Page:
OTTAWA – The controversial Bill C-10, which has potential to negatively impact the economy of many First Nations communities, passed third reading Thursday morning. The Bill will criminalize those Native owned businesses and individuals selling tobacco through on reserve Native Smoke Shops. To give it teeth, Bill C-10 creates mandatory minimum sentences for various “crimes”
OTTAWA – The controversial Bill C-10, which has potential to negatively impact the economy of many First Nations communities, passed third reading Thursday morning. The Bill will criminalize those Native owned businesses and individuals selling tobacco through on reserve Native Smoke Shops.
To give it teeth, Bill C-10 creates mandatory minimum sentences for various “crimes” that until now had no minimum sentences. Judges can no longer exercise their discretion in sentencing, allowing them to consider whether there are mitigating circumstances affecting the individual facing criminal charges.
The tobacco trade has been a part of the Haudenosaunee economy from the earliest of times and more recently has become a major economic resource to hundreds of families on reserve through the sale of tobacco products.
Under international law, it is a right of Indigenous peoples to develop their own economic base under their own regulations without the interference of a foreign government.
The heavy-handed approach to Native tobacco industry by the Harper government has received harsh criticism from Onkwehon:we communities as well as sympathetic non-Natives.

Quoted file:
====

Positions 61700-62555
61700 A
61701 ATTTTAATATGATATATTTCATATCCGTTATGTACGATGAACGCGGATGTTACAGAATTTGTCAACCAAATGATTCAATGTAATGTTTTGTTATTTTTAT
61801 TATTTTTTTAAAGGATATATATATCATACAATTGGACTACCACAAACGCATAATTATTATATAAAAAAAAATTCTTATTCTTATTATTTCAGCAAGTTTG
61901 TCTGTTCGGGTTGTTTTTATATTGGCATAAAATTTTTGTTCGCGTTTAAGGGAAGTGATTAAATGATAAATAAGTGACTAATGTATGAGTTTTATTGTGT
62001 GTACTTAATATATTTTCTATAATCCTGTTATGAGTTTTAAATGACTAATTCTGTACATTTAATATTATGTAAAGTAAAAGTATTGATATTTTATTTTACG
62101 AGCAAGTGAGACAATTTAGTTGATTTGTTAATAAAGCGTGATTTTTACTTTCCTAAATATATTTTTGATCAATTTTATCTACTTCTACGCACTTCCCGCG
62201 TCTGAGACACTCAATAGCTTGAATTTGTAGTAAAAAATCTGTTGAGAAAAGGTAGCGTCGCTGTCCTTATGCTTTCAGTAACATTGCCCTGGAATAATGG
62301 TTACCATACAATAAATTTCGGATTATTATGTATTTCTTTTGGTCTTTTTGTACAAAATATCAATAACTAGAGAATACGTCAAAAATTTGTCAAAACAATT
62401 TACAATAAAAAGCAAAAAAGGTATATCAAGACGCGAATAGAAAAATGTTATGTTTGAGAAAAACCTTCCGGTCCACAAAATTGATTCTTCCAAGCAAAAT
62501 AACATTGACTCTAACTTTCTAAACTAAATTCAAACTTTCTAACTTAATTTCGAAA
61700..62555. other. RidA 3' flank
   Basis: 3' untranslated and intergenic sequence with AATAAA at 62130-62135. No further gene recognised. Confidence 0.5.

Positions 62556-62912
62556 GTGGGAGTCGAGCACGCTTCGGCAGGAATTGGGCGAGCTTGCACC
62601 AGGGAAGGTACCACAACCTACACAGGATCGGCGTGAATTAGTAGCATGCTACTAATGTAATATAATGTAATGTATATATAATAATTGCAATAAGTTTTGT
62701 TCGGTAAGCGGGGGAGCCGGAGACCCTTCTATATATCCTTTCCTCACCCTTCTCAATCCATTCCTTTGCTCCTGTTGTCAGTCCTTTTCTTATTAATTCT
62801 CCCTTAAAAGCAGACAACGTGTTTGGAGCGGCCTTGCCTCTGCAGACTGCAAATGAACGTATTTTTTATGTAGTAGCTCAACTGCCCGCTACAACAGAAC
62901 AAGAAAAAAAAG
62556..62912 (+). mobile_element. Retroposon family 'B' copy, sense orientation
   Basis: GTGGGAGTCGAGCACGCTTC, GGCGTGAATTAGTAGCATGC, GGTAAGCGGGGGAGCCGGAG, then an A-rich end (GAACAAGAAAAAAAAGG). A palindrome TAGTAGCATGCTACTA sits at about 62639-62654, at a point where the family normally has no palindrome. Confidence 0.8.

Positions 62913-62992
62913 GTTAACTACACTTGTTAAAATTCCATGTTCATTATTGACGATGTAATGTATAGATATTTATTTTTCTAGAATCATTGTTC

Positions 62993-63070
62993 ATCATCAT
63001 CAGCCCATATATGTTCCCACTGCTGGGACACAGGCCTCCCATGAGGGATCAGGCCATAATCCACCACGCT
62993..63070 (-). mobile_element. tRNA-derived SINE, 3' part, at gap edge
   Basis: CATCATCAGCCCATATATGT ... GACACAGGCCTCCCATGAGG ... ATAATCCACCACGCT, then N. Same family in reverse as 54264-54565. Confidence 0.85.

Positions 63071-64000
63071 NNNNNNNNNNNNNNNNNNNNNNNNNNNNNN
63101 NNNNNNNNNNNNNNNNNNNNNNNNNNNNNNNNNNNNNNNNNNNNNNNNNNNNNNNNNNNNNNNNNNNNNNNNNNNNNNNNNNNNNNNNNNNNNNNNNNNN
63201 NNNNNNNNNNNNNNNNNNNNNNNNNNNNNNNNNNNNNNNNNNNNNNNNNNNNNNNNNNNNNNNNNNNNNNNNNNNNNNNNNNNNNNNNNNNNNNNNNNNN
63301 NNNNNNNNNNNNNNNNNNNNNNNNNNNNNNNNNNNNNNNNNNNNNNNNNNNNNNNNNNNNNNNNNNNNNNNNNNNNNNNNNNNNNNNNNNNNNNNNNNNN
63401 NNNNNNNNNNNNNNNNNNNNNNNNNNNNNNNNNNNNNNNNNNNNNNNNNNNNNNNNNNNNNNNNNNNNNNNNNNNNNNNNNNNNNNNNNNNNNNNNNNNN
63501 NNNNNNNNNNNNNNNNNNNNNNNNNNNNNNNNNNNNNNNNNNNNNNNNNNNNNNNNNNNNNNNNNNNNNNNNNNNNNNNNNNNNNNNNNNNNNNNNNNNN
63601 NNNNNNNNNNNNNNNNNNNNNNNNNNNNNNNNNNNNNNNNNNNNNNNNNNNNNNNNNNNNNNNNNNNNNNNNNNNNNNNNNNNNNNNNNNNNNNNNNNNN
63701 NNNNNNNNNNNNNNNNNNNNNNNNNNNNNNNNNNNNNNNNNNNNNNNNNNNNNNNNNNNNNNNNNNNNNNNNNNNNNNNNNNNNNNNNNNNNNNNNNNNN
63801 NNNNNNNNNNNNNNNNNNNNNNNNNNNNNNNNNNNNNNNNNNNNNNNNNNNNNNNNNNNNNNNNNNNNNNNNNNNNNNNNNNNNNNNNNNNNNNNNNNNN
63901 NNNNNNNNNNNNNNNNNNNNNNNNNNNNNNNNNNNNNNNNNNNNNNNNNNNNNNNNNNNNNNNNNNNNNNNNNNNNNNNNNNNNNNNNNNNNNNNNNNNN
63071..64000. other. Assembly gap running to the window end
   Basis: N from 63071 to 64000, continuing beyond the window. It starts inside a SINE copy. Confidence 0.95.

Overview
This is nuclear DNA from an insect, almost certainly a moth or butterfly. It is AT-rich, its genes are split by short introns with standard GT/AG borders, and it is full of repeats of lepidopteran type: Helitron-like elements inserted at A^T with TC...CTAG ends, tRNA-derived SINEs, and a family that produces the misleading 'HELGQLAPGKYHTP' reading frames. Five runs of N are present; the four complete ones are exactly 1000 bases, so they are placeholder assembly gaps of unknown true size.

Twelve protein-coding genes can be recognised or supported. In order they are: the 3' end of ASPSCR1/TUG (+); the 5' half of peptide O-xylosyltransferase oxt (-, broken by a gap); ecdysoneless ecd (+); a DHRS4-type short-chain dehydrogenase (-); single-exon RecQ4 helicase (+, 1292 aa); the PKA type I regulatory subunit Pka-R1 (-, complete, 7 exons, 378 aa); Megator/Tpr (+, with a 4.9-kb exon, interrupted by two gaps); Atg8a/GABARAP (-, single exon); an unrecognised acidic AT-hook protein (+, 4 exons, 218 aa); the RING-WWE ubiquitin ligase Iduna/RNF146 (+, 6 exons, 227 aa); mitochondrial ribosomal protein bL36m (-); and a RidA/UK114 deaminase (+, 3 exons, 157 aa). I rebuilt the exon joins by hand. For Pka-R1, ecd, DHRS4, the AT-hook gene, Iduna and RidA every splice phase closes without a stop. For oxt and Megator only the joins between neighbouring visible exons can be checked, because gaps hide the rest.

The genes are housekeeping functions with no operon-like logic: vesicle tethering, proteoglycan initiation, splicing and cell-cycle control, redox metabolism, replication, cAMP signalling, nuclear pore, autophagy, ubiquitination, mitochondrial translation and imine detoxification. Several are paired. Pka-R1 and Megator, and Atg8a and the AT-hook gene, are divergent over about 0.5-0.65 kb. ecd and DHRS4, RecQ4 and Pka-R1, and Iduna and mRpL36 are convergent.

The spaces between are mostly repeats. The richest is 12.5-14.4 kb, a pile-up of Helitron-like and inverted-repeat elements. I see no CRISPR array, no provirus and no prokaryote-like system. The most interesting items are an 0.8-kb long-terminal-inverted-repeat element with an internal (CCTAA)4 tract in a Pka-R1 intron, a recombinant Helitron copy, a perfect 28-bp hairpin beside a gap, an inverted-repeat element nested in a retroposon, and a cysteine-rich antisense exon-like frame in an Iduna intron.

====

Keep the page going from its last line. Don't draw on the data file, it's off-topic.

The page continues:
While Harper’s attempt to force taxation on the previously non-taxable Native communities, even Canadian watch dog agencies are warning of negative economic trickle down effects that could cost the government much more than it would gain.
According to the Canadian Civil Liberties Association, “One of the most disconcerting issues to be faced by the country, and the provinces, is the extraordinary costs which will arise from the implementation of Bill C-10: mandatory minimum sentences will mean more prisoners, more prisons, and millions and millions of dollars to keep these prisons operating. This diverts funding from social programs, education, and health care – to name a few.”
But it would appear that the Bill was designed for a more indirect purpose, which may supersede even the latest Tory tax grab. It would criminalize First Nation entrepreneurs for conducting business on reserve and send potentially thousands of Onkwehon:we businessmen and women to jail for extended periods of time.
Native Canadians already account for 22 per cent of prison inmates while making up less than 4 per cent of the general population. Many of those incarcerated are young men who have grown up in conditions of poverty and high unemployment.
Extensive lobbying efforts and protests have greeted Bill C-10 since the bill came to public attention in February of 2014.
The passing of the bill has put Six Nations and other communities in a confrontational position with the federal government, nothing new under Prime Minister Stephen Harper whose forced assimilation agenda has become openly adversarial since receiving a majority mandate in the last federal election.
Six Nations Police Services has already a promise to the community that they would not enforce the Bill should it pass, and would not make arrests of their own people based on any political agenda.
In attempts to buy some time for more lobbying against it, opposition parties have tried to add amendments to Bill C-10 that would delay its passage until meaningful consultation with affected First Nations could be conducted.
Those recommendations were swept aside in Thursday morning’s final passage of the Bill through the Tory controlled Senate.